Sundance Review: Utama

The Quechua people originated from Peru but spread out across South America into Argentina, Bolivia, Chile, Columbia and Ecuador. Traditionally, these indigenous groups have lived off the land, either through agricultural cultivation or pastoral farming on higher ground. However, a combination of economic pressures and climate change has forced many to move to cities, often into menial low-paid jobs. This is the quandary in Utama.

Virginio (José Calcina) and Sisa (Luisa Quispe) live on the Bolivian Altiplano, eking out a living from the land. He spends long days on the plains, herding llama, while she struggles to find water after the well in the village dries up. When their grandson Clever (Santos Choque) arrives hoping to persuade them to move to the city, they’re resistant. Virginio, who is covering up his illness, does not want to leave his ancestral home.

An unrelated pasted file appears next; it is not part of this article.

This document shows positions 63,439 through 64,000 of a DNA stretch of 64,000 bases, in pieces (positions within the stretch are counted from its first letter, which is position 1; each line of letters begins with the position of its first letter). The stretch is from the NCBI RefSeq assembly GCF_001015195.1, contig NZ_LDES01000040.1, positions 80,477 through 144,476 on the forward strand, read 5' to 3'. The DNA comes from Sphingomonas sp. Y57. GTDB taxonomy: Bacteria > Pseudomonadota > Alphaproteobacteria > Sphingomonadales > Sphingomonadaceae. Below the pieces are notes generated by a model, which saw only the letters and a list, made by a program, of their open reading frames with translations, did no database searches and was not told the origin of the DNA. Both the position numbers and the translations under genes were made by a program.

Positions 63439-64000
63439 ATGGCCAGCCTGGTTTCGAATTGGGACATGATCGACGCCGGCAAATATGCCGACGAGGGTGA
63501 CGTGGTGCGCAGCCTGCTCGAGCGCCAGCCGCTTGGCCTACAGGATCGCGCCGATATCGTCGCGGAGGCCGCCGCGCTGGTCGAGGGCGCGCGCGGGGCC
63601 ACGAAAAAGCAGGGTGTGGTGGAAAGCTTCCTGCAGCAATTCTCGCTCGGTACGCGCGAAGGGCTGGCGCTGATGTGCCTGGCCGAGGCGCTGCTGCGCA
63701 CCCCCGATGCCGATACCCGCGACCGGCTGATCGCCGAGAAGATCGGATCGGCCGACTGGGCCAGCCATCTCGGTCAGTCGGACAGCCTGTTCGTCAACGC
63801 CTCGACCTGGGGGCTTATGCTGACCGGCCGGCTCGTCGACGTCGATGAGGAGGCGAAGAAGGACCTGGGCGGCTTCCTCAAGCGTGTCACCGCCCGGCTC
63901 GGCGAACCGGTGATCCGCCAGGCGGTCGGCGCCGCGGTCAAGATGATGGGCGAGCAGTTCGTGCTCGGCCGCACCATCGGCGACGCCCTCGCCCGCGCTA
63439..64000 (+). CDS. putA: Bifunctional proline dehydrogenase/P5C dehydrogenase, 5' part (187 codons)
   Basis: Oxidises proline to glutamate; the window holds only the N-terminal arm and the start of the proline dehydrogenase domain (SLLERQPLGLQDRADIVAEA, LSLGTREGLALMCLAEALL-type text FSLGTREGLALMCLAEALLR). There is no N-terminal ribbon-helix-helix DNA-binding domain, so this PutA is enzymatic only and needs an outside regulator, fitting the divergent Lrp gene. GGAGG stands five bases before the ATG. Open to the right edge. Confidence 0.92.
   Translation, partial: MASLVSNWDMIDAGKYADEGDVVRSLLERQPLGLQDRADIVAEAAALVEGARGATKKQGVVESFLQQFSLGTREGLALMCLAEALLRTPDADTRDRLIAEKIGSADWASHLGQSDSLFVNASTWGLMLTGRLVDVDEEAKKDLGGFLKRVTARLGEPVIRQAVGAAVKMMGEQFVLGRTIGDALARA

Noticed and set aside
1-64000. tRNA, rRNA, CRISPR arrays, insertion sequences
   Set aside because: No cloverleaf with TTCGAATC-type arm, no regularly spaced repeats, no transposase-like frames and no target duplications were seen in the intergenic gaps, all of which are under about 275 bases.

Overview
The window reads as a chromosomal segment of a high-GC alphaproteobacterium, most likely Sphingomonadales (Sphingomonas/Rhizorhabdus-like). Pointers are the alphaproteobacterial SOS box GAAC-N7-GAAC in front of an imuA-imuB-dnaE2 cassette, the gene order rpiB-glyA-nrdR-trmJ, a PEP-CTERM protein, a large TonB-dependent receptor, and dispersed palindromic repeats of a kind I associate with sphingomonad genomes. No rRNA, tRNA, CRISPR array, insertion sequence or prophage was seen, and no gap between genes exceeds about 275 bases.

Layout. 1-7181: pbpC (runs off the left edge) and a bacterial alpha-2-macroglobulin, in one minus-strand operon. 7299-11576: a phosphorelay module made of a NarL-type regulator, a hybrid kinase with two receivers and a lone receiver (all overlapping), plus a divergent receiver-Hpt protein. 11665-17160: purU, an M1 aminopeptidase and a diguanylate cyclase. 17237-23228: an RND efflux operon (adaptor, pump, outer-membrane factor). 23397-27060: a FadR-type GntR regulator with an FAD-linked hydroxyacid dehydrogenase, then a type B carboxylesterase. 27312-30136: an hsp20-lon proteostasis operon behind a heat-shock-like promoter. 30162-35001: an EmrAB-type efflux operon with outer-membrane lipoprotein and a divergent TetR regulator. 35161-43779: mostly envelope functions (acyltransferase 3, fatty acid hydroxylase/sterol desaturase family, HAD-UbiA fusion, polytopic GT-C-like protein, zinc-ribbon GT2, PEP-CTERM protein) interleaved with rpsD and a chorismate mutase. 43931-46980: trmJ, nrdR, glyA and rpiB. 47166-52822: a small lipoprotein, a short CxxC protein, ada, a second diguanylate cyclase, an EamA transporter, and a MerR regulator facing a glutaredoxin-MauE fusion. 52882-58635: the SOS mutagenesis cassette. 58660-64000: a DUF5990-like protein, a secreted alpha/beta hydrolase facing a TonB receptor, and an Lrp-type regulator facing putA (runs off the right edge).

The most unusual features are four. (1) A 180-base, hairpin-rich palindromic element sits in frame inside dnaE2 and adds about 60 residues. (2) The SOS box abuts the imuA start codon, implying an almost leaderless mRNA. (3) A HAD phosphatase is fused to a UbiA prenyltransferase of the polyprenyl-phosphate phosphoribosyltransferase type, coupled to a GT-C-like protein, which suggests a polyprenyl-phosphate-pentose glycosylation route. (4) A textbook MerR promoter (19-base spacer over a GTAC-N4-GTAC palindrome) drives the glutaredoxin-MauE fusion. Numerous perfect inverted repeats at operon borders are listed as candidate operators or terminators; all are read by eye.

Discussions around global warming and climate change tend to focus on the impact it will have on large industrial nations. As Utama demonstrates, the consequences are very much in the here and now for communities reliant on crops, farming and animal husbandry. Alejandro Loayza Grisi’s casting choices give the film a truly authentic feel while the rhythms of the highlands are captured by Barbara Alvarez’s sumptuous cinematography. Utama is a thoughtful and timely eco-drama.

Utama screens at Sundance Film Festival.

Previous Sundance Review: After Yang
Next Sundance Review: To The End

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